On a hot summer day with the scorching sun beating down on necks and backs, an ice-cold drink sounds perfect. But for many Chinese warm water is always preferred, no matter the weather.
There are a number of reasons why the Chinese want to drink water that has been through the boiler. Historically, drinking hot water was one of the ways of trying to stay warm through winter. But in warmer seasons, the simplest answer is that it helps to clean out bacteria (SARS CoV-2, the virus that causes the novel coronavirus, dies after being heated for 15 minutes at 90°C, French scientists believe).
The boiling of drinking water was heavily promoted during the 1930s, when the Kuomintang government launched the New Life Movement, issuing guidelines on different aspects of everyday life. Boiled water was recommended as a way of avoiding diseases such as dysentery and when the Communist Party took over in the 1950s the practice was encouraged again. Mao Zedong and other senior leaders were often photographed holding mugs of hot water, creating demand for enamel mugs.
What is keeping the practice alive today is China’s relatively poor water quality, which leads many people to assume that drinking directly from the tap isn’t a good idea.
Even in major cities like Shanghai, the tap water can be high in chlorine because the city’s water sources are polluted by sewage and other contaminants (the Yangtze River Delta is dotted with industrial hubs). Boiling the water in this case helps to remove the chemical and its pungent taste.
Another reason for the preference stems from the teachings in Traditional Chinese Medicine (TCM), which suggest that drinking warm water helps to balance the yin and yang of the human body, as well as promoting better circulation and detoxification of the blood.
Cold drinks tend to be viewed more suspiciously by TCM devotees and are even warned against as recipes for illnesses.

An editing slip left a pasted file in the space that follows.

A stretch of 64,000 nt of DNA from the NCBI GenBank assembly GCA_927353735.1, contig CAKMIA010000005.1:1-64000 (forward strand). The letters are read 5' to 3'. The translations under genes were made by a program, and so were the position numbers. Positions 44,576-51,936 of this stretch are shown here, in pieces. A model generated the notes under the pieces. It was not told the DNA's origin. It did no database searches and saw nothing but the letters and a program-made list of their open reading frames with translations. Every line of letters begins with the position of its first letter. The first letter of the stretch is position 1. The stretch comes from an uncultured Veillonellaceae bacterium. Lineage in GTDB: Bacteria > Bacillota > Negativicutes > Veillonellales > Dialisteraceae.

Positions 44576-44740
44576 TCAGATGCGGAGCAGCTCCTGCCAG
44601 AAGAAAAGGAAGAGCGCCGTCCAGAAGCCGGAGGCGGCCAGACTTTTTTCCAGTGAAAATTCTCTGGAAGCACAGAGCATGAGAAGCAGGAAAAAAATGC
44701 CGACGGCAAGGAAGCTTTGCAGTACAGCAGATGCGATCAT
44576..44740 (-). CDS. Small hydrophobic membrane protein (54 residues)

There is no hard evidence to support TCM claims of the health benefits of imbibing boiled water (over clean cold water). But the belief has created commercial opportunities for brands looking to target local health-conscious shoppers.
Jinmailang, a food and beverage company from Xingtai in Hebei province, raked in Rmb2 billion ($290 million) in sales last year from its Liangbaikai brand of bottled water, according to a news report on NetEase. What sets it apart: the water is boiled before it’s bottled.
China’s bottled water market is expected to reach Rmb244 billion insales by 2023, up from Rmb183 billion in 2018, data from Euromonitor, a London-based research firm, predicts.
The expansion is partly fuelled by rising demand for premium offerings such as Perrier and San Pellegrino, whose sales have surged 30% each year since 2014, Jiemian reports. Increasing demand convinced another Italian brand, Acqua Panna, to join the fray in May.
Brands like these won’t be competing with Liangbaikai, which has been priced at the lower-end of the market, with a product that strikes a chord with a particular type of consumer.
But it isn’t alone in going after this ‘boiling’ market: Taiwanese food firm Want Want launched its own bottled boiled water brand last year, followed by Master Kong, China’s largest instant noodle producer, which did the same thing three months ago.
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